Another alternative is establishing regional enforcement mechanisms through organizations like ASEAN or the East Asia Summit. These organizations could leverage local knowledge and relationships for effective monitoring. However, regional mechanisms may lack the global reach and consistent commitment needed to address all aspects of North Korea’s sanctions evasion. Independent monitoring by NGOs and think tanks is another potential solution, offering unbiased assessments and increasing public awareness. However, these organizations lack the authority to enforce sanctions and may face funding and cooperation challenges. Enhanced national sanctions regimes represent another approach, where countries strengthen their sanctions and enforcement mechanisms, potentially coordinating with like-minded nations. While this can lead to more tailored and effective enforcement, it may result in fragmented efforts and strain diplomatic relations with opposing countries.

What Role Can Australia Play in Supporting the Sanctions Regime Moving Forward?

As a quintessential middle power, Australia has the capacity to support efforts to minimize the harm caused by this de-funding by leveraging our diplomatic, economic, and intelligence resources in partnership with both our traditional allies and our regional neighbors.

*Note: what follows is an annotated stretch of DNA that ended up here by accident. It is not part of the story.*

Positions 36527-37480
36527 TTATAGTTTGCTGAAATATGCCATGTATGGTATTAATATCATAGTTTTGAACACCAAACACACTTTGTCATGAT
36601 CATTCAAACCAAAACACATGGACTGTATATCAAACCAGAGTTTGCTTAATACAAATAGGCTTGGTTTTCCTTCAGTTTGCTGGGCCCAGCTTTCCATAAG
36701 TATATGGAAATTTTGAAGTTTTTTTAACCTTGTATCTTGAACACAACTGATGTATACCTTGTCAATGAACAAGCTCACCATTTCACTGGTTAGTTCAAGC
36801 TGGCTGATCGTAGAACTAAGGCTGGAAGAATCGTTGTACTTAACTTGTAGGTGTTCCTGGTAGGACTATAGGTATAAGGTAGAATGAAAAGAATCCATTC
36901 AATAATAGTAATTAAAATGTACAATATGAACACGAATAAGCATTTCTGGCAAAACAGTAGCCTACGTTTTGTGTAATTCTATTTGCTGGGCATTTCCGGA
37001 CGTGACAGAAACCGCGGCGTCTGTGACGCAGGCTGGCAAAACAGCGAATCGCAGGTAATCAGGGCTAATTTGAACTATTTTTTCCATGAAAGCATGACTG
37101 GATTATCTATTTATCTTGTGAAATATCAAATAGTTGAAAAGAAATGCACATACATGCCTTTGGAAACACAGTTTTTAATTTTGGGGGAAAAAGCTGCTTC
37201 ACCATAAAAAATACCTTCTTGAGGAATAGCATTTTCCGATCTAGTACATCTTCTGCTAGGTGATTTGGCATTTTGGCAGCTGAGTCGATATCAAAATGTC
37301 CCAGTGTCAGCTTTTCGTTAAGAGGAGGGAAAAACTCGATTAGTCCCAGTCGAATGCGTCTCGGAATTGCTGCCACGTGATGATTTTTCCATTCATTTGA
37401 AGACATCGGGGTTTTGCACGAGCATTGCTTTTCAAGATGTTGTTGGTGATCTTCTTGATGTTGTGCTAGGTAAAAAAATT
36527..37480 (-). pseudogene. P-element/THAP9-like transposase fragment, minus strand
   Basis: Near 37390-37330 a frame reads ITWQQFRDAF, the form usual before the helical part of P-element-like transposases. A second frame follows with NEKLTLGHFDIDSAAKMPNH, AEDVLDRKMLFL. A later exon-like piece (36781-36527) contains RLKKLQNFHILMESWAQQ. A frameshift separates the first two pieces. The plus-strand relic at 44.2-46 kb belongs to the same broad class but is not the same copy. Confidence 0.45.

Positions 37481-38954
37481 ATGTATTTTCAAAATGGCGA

For example, Australia could support a regional replacement — through the ASEAN Security Forum, the EAS, or through direct collaboration with like-minded nations (such as the Quad). At a minimum, Australia should be lobbying at the U.N. General Assembly for a restoration of an independent monitoring body. Australia should also encourage our peers by example, setting a high standard for Australian companies to avoid any trade with North Korean entities, and enforcing the existing sanctions regime on actors, criminals, and transactions within its own realm of influence. Australia could also contribute to joint exercises and training activities with regional partner militaries to enforce the sanctions imposed by individual states and restore a unified deterrent against North Korean aggression. Finally, Australia could leverage our existing intelligence-sharing partnerships to support open-source monitoring, and encourage our Five Eyes partners to do the same, improving our capacity to target illicit financial flows, identify smuggling routes, and uncover networks involved in sanctions evasion.